The Algerian hostage crisis is unlikely to threaten European gas supplies too heavily, which relies mostly on Russia for its imports, analysts said as markets brushed aside the mounting unrest.
Algeria’s gas deliveries to Italy have fallen by 17 percent, a spokesman for Italian gas transport group Snam said on Thursday, following a crisis at the In Amenas field in which Islamist gunmen took dozens of foreigners hostage.
But analysts downplayed the threat posed by the violence, pointing out that Algeria’s gas exports have been falling for a number of years owing to decreased production and rising consumption in the north African country.
“At the moment... (the unrest) doesn’t have a massive impact,” on gas prices, Barclays analyst Trevor Sikorski told AFP.
Societe Generale analyst Thierry Bros said that even if the gas field, which supplies 18 percent of Algeria's gas exports, was to completely shut down, “this would represent (only) two percent of European demand.”
Bros added that Algerian gas exports had been declining since 2005.
“The EU’s main external sources of gas supply are Russia, with 24 percent, and Norway with 19 percent. Algeria comes third,” he said.
While analysts at the JBC energy research group said the unrest was a “blow” to Algeria’s gas industry, they noted that “almost all of Algeria’s gas exports are tied up in long term contracts to Europe.”
Algerian troops launched an air and ground assault Thursday on the In Amenas gas complex seized by the Islamists. The kidnappers have threatened to kill their captives.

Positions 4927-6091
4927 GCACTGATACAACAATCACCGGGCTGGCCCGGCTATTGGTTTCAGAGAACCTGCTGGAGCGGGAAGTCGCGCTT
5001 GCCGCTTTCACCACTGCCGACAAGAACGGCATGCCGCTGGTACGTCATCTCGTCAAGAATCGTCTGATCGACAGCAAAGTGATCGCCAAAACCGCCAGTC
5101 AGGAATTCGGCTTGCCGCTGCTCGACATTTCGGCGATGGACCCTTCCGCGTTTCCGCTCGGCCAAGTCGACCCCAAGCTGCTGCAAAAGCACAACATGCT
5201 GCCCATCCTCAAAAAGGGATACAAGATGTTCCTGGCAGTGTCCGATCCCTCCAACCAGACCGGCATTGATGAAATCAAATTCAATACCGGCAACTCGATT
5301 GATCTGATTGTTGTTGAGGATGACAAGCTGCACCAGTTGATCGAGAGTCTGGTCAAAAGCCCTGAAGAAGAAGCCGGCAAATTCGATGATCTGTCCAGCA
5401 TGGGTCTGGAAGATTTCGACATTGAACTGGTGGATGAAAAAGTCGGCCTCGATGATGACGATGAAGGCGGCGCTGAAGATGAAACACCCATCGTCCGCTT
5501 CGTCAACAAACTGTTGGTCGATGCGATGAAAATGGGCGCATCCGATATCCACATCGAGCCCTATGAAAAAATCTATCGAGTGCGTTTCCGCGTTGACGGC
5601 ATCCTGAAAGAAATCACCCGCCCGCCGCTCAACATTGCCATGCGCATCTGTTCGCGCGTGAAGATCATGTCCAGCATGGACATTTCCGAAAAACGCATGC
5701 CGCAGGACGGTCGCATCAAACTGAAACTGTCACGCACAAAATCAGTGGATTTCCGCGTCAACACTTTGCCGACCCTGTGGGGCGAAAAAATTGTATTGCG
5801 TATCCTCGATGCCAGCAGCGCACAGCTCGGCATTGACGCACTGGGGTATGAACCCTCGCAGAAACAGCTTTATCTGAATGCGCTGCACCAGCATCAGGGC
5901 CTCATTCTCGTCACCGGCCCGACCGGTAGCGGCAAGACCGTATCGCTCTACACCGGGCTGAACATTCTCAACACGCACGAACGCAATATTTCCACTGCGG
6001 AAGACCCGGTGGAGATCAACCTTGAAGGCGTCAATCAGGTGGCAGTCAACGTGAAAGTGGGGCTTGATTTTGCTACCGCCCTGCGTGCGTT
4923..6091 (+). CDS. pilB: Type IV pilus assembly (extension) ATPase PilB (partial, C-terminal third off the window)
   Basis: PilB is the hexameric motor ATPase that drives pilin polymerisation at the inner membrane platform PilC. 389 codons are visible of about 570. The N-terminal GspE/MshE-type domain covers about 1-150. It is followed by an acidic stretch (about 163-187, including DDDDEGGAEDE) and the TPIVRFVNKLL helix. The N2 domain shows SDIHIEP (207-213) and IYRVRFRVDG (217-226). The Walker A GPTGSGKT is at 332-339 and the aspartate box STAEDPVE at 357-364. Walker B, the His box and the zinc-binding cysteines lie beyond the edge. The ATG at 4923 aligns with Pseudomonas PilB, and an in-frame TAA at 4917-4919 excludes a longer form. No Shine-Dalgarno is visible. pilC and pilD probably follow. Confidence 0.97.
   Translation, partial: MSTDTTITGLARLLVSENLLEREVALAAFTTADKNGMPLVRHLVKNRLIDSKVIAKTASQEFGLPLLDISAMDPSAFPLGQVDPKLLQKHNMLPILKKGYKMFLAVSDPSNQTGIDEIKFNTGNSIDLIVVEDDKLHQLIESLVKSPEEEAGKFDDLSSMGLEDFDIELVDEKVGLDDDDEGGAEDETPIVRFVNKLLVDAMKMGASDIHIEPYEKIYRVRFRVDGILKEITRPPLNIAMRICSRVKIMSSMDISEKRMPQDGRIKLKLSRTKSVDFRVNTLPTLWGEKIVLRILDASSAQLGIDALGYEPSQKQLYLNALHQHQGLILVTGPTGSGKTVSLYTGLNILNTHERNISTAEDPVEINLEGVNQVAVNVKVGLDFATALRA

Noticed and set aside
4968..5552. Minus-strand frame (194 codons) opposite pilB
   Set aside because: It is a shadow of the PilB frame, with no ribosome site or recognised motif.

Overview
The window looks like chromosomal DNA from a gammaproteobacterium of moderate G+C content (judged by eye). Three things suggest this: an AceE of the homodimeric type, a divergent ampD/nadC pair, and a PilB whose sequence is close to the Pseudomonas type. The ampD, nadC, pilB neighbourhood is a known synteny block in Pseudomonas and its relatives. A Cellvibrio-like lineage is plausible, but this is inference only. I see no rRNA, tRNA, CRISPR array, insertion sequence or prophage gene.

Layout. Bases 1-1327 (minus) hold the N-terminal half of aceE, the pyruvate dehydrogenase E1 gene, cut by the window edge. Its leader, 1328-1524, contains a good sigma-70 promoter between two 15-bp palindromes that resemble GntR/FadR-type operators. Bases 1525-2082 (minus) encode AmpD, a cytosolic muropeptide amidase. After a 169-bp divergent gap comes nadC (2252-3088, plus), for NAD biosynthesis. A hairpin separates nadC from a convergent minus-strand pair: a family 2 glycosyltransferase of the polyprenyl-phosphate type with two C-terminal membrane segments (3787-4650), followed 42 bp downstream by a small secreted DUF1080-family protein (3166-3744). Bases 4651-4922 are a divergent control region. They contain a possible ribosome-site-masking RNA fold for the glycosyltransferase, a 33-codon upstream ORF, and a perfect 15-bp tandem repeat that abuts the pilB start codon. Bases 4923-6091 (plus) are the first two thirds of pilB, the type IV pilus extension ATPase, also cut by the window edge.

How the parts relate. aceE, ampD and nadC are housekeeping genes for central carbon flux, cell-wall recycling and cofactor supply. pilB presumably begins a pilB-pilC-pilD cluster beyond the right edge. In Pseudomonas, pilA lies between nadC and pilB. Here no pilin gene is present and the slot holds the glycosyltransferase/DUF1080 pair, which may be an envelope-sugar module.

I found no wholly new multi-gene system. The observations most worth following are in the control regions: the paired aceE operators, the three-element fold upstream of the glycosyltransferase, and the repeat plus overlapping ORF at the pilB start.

Algeria’s Communication Minister Mohamed Said said “several people” were killed or wounded in the operation, adding that an “important number” of hostages were freed.
He said the operation was ongoing at the remote desert site near the Libyan border, attacked Wednesday in retaliation for a week-old military campaign against Islamist rebels in neighboring Mali.
“Warplanes and ground units have begun an operation to take the complex by force,” one of the kidnappers told Mauritanian news agency ANI, threatening to “kill all the hostages if the Algerian forces succeed in entering the complex.”
The kidnappers claimed an army air strike killed 34 hostages and 15 Islamists. A foreign diplomat in Algiers confirmed that the rescue mission “did not go too well for the hostages.”
Barclays analyst Sikorski said: “It’s hard to know exactly how much potential gas supply disruption this could bring, but it’s clear the country will be evidently affected.”
On Thursday, the contract for UK Natural Gas for delivery in February rose to 68.80 pence a therm of natural gas per day, mainly owing to colder weather in the northern hemisphere, traders said.